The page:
GLENDALE, Ariz. -- On Tuesday, for the first time in his four Spring Trainings with the Dodgers, Ronald Belisario reported to camp on time.
In fact, Belisario has been working out at Camelback Ranch for several weeks, having obtained the work visa that eluded him throughout 2011.
There's still the 25-game suspension he must serve for violating MLB's drug policy; that takes effect when the season begins. He will be allowed to play in Spring Training games, general manager Ned Colletti said, and can participate in a 10-game Minor League rehab assignment before he returns from his suspension.
Belisario is also one of five Dodgers out of options, meaning he cannot be sent back to the Minors without clearing waivers and made available to every other club.
"He looks in good shape," manager Don Mattingly said of the right-handed reliever, who was a key part of the 2009 bullpen but has been plagued by legal and substance problems since. "Everybody knows he's had problems, but he's here, and that's a good sign."
Belisario's problems in 2010 led to the free-agent signing of Matt Guerrier and the acquisition of Blake Hawksworth. The Dodgers also added Todd Coffey when Hawksworth was slow recovering from elbow surgery.
Mattingly said that because his bullpen is deep, he's not counting on Belisario.
"He's back to starting over," Mattingly said. "This is a new start for him, and we'll just see. We know the demons. We've got to see what he's got. He's been a good guy. It's not like he's a bad guy, but to this point, it's tough to count on him when you build a club, and three of four seasons he can't even get to camp."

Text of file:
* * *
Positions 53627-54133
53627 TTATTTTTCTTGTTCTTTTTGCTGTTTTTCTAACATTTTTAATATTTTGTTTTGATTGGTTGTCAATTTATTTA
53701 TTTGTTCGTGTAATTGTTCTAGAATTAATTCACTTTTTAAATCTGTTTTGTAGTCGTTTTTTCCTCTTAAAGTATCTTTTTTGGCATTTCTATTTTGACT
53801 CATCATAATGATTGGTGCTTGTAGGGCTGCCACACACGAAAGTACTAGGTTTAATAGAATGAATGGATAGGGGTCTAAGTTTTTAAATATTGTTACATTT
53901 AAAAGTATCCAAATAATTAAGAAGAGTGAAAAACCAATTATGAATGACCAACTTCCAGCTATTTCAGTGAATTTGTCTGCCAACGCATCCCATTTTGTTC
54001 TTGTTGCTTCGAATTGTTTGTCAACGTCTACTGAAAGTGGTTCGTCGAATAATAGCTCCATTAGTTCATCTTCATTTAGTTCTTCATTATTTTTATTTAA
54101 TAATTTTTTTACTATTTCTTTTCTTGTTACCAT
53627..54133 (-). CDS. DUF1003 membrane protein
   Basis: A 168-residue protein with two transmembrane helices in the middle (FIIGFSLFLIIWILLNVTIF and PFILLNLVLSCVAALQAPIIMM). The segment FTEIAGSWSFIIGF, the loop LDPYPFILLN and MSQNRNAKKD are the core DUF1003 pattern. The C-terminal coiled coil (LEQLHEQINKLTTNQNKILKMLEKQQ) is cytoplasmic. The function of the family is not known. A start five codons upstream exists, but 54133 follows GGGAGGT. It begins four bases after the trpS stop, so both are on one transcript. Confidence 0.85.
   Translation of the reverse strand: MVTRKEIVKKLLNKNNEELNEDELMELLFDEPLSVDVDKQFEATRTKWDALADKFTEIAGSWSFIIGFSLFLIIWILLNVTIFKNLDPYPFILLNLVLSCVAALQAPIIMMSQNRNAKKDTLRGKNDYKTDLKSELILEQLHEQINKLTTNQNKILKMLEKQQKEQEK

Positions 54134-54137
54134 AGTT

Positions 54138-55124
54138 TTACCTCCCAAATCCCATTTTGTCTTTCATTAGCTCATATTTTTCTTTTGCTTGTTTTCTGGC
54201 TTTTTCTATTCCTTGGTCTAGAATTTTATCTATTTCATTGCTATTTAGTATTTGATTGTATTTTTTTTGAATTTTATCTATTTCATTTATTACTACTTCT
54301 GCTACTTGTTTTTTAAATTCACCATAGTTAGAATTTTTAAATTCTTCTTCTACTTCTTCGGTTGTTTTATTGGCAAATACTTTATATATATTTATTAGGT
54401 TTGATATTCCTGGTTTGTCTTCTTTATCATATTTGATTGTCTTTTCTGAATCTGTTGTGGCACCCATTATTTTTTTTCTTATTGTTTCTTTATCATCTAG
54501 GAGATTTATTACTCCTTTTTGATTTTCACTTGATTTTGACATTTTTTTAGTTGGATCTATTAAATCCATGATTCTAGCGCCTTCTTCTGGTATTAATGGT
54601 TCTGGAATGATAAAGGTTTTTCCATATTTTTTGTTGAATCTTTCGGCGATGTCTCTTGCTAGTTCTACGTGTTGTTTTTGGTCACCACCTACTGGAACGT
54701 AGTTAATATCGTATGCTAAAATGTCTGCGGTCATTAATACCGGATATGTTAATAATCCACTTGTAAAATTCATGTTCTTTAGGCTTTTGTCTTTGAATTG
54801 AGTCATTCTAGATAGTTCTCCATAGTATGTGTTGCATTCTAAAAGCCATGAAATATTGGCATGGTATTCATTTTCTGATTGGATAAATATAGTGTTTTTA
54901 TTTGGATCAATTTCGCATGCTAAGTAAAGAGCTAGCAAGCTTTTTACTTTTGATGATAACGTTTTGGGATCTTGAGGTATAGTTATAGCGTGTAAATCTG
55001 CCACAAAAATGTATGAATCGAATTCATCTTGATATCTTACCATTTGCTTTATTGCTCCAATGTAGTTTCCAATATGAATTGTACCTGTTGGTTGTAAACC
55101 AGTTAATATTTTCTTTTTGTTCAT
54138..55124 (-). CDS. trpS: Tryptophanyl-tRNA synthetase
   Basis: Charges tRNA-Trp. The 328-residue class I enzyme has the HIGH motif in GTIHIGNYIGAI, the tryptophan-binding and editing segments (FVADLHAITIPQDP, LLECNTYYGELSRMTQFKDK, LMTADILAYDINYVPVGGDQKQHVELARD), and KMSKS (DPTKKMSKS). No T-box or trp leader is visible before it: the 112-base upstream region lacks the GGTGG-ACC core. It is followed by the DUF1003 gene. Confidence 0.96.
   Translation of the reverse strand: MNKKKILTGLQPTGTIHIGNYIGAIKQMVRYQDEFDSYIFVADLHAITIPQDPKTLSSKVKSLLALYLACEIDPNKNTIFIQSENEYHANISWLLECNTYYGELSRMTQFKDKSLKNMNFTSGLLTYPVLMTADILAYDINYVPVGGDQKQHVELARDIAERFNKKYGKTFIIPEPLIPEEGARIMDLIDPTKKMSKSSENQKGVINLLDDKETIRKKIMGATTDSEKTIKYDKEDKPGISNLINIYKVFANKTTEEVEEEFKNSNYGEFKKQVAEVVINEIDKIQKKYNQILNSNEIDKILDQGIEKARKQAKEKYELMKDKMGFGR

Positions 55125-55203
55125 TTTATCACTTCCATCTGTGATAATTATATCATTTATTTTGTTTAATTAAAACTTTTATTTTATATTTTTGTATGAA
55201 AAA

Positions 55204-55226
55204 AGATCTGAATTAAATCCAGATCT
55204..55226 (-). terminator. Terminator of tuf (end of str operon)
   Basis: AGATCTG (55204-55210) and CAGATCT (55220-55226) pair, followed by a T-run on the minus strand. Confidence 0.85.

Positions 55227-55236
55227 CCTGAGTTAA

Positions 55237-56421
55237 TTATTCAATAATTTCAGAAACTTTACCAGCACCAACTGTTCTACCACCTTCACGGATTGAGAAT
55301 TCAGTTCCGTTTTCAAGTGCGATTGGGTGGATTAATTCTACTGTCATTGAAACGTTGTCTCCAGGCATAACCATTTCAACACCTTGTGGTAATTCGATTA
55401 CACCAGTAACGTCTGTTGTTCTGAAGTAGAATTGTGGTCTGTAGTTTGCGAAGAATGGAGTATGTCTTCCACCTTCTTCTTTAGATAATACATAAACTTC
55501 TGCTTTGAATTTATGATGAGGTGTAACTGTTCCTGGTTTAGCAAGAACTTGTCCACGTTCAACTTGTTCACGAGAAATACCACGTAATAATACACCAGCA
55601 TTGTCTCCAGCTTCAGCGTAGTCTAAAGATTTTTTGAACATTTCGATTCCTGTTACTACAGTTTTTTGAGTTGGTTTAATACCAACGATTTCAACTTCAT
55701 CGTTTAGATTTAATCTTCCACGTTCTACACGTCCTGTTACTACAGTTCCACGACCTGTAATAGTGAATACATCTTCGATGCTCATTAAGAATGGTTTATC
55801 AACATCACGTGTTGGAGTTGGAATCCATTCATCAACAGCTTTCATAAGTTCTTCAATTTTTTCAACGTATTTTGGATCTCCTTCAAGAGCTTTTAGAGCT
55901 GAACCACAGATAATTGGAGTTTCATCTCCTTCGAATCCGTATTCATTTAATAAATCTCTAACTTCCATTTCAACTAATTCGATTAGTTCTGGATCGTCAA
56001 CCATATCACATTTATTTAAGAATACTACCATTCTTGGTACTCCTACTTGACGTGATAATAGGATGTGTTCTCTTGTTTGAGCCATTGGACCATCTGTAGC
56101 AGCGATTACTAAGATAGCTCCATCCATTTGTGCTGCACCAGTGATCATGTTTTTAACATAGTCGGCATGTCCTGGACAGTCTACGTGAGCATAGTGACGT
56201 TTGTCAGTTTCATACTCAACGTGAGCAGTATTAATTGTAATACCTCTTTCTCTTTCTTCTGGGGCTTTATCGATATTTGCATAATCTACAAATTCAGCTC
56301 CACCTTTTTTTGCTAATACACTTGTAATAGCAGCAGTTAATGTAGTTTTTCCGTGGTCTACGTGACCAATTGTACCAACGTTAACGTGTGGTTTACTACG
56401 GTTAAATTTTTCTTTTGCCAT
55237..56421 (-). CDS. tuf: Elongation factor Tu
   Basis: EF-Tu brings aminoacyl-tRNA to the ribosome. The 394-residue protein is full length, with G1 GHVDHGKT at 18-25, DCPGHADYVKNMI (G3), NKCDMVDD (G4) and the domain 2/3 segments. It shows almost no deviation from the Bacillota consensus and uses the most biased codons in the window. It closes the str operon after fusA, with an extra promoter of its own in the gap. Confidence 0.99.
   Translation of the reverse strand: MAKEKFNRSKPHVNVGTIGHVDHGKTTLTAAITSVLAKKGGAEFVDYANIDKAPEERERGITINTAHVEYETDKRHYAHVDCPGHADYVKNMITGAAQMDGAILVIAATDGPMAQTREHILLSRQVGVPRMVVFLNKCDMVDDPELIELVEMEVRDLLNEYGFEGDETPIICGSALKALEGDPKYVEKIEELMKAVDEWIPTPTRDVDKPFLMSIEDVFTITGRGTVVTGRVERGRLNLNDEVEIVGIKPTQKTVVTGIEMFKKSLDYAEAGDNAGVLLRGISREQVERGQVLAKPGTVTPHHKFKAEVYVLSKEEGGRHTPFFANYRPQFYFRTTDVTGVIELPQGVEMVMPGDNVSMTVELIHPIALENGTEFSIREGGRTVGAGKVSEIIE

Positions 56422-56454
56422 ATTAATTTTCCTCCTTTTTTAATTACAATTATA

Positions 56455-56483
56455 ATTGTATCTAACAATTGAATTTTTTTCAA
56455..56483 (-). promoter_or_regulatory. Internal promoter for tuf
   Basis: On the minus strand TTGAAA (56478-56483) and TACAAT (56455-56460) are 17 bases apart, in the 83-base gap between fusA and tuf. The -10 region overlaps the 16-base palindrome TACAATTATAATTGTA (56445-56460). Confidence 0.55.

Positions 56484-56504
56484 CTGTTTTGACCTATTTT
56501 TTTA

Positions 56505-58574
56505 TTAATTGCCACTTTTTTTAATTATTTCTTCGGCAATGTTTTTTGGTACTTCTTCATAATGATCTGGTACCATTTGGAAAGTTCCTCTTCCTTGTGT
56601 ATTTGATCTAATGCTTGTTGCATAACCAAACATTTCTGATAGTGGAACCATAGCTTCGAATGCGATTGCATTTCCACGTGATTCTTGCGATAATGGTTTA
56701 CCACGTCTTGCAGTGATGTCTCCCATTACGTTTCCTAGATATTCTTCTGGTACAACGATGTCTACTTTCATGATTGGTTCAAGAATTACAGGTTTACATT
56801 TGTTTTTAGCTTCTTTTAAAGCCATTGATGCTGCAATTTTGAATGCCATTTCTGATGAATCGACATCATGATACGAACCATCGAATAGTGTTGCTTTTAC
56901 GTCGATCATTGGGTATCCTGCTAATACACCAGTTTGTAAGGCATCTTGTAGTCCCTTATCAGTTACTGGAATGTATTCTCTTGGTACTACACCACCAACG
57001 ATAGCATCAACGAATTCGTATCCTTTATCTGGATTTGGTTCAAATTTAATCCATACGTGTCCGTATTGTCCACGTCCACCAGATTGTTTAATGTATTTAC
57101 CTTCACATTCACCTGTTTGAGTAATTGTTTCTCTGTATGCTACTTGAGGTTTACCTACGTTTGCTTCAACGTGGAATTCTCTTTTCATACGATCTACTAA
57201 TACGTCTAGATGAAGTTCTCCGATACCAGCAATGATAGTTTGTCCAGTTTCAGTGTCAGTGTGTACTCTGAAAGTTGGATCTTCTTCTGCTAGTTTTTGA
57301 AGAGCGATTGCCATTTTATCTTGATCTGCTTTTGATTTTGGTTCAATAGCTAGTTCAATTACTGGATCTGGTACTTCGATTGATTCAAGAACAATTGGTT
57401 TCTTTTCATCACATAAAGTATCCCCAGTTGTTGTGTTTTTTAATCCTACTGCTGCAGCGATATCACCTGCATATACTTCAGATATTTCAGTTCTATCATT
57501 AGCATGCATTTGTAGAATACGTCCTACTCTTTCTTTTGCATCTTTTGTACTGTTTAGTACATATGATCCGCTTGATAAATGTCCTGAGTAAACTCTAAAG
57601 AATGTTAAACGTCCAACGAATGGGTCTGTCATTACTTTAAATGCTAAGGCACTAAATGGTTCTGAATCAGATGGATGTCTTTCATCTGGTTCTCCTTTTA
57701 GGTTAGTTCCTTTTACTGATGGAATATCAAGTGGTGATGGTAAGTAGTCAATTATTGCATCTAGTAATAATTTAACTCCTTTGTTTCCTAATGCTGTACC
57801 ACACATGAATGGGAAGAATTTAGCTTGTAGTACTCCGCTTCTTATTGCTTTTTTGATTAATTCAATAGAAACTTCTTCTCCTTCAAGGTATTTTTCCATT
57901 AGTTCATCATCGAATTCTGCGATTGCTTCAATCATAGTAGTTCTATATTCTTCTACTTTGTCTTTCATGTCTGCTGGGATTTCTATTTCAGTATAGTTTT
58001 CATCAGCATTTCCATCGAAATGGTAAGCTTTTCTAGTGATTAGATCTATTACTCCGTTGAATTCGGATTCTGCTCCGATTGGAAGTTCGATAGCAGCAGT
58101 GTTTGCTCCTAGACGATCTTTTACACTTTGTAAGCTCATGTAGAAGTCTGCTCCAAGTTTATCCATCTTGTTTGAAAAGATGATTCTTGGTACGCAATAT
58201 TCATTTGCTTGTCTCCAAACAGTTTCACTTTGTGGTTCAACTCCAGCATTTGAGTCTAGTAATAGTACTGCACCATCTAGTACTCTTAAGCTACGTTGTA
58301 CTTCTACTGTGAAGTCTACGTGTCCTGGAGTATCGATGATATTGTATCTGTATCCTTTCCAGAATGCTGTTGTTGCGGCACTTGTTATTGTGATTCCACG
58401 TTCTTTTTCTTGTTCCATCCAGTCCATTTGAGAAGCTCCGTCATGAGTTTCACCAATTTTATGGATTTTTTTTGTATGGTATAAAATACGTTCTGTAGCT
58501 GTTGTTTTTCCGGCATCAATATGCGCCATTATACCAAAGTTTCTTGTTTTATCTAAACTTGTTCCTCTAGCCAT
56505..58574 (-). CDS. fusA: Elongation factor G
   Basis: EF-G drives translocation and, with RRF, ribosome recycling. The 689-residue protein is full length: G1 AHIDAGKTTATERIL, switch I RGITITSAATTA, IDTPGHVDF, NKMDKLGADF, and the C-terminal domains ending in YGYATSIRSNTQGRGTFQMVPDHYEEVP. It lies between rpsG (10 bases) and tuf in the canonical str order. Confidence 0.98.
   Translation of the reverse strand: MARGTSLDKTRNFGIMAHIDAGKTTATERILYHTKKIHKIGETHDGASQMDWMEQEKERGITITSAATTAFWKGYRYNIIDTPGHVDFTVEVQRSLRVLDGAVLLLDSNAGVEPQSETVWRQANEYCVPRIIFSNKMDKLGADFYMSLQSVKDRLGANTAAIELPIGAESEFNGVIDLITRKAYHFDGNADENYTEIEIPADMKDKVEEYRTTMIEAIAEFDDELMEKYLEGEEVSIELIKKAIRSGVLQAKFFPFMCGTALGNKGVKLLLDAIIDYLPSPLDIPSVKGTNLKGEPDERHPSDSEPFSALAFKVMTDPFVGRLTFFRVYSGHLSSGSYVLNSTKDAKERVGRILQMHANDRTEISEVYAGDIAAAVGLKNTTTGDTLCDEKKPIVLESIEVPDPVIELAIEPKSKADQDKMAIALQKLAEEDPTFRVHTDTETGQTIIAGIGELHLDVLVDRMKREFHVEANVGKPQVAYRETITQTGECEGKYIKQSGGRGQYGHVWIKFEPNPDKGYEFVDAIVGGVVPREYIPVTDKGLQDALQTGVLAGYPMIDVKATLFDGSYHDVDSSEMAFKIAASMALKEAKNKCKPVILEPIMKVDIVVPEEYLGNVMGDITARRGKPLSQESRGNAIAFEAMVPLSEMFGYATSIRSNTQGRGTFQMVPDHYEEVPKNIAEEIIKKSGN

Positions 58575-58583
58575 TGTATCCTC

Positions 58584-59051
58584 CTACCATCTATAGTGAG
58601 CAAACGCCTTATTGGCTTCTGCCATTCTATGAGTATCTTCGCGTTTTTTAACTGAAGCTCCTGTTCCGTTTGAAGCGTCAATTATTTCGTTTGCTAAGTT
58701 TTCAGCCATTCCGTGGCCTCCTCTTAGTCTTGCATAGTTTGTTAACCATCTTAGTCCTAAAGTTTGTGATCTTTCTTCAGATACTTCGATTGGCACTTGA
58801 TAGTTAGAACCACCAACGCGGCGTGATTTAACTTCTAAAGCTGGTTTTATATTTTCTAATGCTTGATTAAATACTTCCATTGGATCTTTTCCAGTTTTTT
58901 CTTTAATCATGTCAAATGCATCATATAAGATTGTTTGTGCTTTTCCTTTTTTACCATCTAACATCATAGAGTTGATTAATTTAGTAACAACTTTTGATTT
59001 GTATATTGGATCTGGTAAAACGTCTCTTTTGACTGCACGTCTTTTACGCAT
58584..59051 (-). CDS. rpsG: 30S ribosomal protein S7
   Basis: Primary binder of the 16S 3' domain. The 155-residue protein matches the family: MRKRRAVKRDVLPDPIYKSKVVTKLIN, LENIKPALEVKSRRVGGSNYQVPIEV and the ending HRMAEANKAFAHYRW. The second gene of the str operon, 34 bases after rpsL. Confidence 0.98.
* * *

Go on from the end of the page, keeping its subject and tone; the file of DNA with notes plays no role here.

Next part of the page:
Gwynn relieved about father's recovery
GLENDALE, Ariz. -- Tony Gwynn Jr. is breathing a sigh of relief, because Tony Gwynn Sr. is already doing radio interviews, less than a week after five doctors performed an intricate 14-hour operation to remove a cancerous tumor in his mouth.
"The doctors did an unbelievable job," said the outfielder and son of the Hall of Famer, now the baseball coach at his alma mater, San Diego State University. "When he came out of the surgery, he said, 'All right, I made it.' Last time he had surgery, he couldn't talk."
The elder Gwynn, 51, blames his rare form of cancer on the use of smokeless tobacco when he played. The cancer was on the same side of his mouth where he would place the tobacco.
He underwent surgery for a cancerous tumor in the same spot 18 months ago. This time, surgeons grafted a nerve from his shoulder to replace a nerve that had become intertwined with the tumor.
"The second time, you feel the odds are more against you, from the son's perspective," said Gwynn Jr. "God works in mysterious ways."
Kemp, Kershaw weigh in on ownership
GLENDALE, Ariz. -- Two of the most interesting comments about the auction to find a new owner on Tuesday came from two of the team's highest-paid players.
"Two billion dollars?" an incredulous Matt Kemp said when told that the sale price could reach that lofty level. "I thought I was rich."
And he is, having signed an eight-year, $160 million contract.
Clayton Kershaw was asked if he had any favorites in the bidding war and, naturally, mentioned Joe Torre.
"He's the only one I know," Kershaw said of his former manager. "That would be cool."
Ken Gurnick is a reporter for MLB.com. This story was not subject to the approval of Major League Baseball or its clubs.